Next we see the grain bill (the "Malt" section). We are using Maris Otter, Victory Malt, Pale Chocolate, and Dehusked Carafa II. In order to calculate things like Original Gravity, this library needs to know some information about each grain used. Information corresponding to many grains is already included in this library, but you can also explicitly list the relevant information. Basically, every time I use a new malt, I add it to the library.

Next are the hops used. Like the malt, we list each hop addition (there is only one in this recipe), specifying the variety, amount, and what we do with it. "Standard" boiled hops are specified in terms of how long they are in the boil; first wort, flameout, and dry hops are also supported.

Then comes the yeast. We simply list the name and attenuation of the yeast. In its current form, the calculator does not support yeast starters, mostly because I don't do yeast starters (that's a whole separate discussion). Finally, we are using a simple infusion mash for 1 hour at 156 degrees Fahrenheit. Although this library features advanced water chemistry calculations, we are not targeting any particular water profile in this recipe.

First we run malt_composition:

$ malt_composition weddingBrown.json -o weddingBrown1.json

This does a few things. It tells us that we can expect an OG of about 1.045, and an SRM of 26. It also generates a file weddingBrown1.json with additional details about the recipe that can be leveraged by subsequent scripts.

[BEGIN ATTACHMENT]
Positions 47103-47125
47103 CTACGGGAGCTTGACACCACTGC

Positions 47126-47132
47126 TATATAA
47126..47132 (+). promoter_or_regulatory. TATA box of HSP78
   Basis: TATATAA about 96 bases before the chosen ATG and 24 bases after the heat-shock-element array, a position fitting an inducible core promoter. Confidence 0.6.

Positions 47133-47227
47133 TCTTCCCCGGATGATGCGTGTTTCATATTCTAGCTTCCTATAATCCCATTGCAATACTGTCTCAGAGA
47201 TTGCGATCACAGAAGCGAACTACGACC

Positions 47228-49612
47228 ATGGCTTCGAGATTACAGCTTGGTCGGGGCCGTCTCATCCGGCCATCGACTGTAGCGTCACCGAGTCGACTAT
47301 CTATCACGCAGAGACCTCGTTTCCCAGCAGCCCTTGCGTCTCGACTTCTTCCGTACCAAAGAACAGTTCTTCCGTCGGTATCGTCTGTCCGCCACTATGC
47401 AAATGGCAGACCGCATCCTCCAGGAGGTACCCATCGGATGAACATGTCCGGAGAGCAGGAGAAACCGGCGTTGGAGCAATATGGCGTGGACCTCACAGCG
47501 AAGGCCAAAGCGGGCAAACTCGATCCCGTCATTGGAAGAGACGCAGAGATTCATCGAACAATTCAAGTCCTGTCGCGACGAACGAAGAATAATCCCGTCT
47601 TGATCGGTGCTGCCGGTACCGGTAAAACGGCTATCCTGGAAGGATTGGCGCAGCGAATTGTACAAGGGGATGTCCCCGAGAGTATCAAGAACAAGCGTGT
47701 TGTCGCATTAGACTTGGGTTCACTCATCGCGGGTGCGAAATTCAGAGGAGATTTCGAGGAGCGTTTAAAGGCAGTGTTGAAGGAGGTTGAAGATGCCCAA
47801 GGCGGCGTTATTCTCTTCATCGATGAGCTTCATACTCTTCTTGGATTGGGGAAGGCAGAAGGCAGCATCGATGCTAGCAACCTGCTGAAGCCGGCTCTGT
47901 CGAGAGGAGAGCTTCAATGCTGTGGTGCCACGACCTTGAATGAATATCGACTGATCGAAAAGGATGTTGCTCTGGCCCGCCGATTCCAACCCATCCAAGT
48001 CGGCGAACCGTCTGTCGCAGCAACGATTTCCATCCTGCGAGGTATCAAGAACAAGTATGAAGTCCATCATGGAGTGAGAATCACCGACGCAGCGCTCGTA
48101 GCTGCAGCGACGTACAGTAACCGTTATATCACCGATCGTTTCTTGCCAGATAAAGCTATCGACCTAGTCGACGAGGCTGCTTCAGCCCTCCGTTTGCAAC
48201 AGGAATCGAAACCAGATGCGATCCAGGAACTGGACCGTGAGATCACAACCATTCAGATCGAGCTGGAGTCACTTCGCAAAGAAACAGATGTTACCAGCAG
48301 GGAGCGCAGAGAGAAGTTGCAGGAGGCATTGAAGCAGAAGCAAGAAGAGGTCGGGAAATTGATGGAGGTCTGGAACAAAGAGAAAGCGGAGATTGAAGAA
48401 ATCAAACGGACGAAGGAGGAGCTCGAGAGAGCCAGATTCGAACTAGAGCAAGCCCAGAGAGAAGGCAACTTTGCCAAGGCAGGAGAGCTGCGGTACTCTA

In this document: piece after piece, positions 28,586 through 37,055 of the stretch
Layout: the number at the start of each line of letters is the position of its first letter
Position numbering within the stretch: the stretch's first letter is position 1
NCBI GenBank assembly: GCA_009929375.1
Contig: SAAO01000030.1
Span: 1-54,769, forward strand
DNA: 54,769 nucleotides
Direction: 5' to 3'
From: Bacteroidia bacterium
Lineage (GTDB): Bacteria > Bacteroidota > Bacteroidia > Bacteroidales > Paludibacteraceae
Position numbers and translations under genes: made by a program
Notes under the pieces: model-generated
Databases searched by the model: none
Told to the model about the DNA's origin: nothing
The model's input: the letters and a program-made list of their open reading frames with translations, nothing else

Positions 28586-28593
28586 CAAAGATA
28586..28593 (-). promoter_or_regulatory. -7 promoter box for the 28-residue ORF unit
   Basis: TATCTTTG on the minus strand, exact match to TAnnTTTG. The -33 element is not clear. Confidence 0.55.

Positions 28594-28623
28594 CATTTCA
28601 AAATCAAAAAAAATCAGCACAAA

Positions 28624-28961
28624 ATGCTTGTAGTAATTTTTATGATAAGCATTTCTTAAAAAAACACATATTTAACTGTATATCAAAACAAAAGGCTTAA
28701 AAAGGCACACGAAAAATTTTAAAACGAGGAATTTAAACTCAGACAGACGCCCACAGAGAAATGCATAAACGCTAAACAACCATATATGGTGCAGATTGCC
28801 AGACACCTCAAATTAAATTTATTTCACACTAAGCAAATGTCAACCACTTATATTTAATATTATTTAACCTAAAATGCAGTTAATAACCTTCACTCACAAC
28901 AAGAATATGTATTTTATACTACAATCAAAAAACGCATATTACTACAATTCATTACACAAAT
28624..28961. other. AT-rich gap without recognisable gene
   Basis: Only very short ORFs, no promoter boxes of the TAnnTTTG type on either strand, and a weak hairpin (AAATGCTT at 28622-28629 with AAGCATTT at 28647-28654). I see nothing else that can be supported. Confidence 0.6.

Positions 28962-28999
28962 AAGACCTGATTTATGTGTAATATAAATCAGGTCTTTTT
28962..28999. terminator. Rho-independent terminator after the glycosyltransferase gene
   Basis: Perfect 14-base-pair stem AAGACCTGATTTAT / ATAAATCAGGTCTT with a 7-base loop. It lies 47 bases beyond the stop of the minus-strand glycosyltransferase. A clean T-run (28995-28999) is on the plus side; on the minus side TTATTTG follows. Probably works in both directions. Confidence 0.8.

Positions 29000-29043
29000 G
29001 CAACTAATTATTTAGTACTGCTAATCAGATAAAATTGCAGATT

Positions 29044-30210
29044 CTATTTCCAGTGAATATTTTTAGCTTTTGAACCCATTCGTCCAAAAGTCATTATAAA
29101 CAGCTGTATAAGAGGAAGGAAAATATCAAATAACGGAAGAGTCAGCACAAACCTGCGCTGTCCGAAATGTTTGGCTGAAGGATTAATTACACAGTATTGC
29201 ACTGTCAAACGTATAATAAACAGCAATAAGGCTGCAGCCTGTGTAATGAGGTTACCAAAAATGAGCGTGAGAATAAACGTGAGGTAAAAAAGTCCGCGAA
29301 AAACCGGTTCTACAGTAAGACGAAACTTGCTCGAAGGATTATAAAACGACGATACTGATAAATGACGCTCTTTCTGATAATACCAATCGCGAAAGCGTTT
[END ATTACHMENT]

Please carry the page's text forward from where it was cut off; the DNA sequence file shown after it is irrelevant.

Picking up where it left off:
Next we run water_composition:

$ water_composition weddingBrown1.json -o weddingBrown1.json

This tells us exactly how much water we need. I always use distilled water, which I buy at the grocery store. I round up to the nearest gallon to give a little margin. It predicts the pre-boil gravity based on the anticipated mash efficiency. I measure the gravity after sparging to compute the actual efficiency achieved. If we were targeting a particular water profile, this command would also perform the relevant calculations.

Next we run hop_composition:

$ hop_composition weddingBrown1.json -o weddingBrown1.json

This command simply computes the bitterness of the beer.

Next is yeast_composition:

$ yeast_composition weddingBrown1.json -o weddingBrown1.json

This command tells us the number of yeast cells needed, the Final Gravity, and the ABV. As I mentioned earlier, I don't do yeast starters, purely out of laziness. I'd rather just buy the appropriate number of vials of yeast. (I value my time more than I value my money. Then why do I brew beer? Because brewing beer is fun, and making starters is not.) There are about 100 billion cells in a vial of yeast, so the math is easy.

Finally, on brew day:

$ brew_day weddingBrown1.json -o weddingBrown1.json

This command tells me the appropriate temperature to which to heat the mash water. For example, if I am targeting a mash temperature of 156, I actually need to heat the water to 185 in the brew kettle since it will cool down during the transfer. The command is tailored specifically for my setup and is probably less useful to others. This command can also be used for step mash calculations.

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Collection of homebrew-related calculators